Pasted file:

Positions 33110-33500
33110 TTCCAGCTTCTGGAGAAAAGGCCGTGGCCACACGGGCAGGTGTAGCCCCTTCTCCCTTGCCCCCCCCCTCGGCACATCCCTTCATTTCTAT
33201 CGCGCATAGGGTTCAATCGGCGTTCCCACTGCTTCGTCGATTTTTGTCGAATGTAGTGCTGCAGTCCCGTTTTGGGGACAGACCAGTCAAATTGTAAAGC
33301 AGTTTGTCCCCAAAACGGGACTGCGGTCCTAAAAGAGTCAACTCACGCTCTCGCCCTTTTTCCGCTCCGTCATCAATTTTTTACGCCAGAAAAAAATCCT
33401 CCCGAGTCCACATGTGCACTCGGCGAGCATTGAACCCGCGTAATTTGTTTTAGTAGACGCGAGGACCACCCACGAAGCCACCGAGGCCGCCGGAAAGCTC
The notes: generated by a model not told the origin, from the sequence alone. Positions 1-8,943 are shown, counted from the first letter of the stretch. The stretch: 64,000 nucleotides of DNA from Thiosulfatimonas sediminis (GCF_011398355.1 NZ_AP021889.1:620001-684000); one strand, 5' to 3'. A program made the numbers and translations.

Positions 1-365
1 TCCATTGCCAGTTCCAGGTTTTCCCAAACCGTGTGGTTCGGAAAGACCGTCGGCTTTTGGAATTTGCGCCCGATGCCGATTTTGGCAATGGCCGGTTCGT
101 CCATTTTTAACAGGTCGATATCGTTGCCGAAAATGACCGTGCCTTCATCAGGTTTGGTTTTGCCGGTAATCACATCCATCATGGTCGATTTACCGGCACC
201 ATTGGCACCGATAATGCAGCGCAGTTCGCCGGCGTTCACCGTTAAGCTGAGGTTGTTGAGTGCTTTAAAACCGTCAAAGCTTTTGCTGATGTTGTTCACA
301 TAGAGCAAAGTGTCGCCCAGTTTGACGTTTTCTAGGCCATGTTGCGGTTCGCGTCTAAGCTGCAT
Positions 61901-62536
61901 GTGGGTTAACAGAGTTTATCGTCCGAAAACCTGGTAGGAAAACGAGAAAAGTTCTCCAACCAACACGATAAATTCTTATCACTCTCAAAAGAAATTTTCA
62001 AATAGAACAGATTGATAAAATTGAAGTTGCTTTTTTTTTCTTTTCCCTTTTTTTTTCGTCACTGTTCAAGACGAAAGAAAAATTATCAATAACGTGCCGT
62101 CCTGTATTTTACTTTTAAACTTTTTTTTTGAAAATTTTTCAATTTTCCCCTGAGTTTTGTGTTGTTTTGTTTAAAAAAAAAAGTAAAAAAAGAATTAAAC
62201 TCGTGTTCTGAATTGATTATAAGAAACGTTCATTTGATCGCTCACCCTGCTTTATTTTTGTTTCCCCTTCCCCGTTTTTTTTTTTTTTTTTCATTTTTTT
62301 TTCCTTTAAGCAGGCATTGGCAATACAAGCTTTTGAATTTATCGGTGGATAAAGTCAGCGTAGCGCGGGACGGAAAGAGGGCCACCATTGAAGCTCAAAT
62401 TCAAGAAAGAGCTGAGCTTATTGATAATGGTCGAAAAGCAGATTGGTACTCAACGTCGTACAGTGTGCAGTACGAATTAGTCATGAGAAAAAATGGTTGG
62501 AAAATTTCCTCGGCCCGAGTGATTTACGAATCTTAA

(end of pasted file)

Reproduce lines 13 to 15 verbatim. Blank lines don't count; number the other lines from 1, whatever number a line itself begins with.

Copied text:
61901 GTGGGTTAACAGAGTTTATCGTCCGAAAACCTGGTAGGAAAACGAGAAAAGTTCTCCAACCAACACGATAAATTCTTATCACTCTCAAAAGAAATTTTCA
62001 AATAGAACAGATTGATAAAATTGAAGTTGCTTTTTTTTTCTTTTCCCTTTTTTTTTCGTCACTGTTCAAGACGAAAGAAAAATTATCAATAACGTGCCGT
62101 CCTGTATTTTACTTTTAAACTTTTTTTTTGAAAATTTTTCAATTTTCCCCTGAGTTTTGTGTTGTTTTGTTTAAAAAAAAAAGTAAAAAAAGAATTAAAC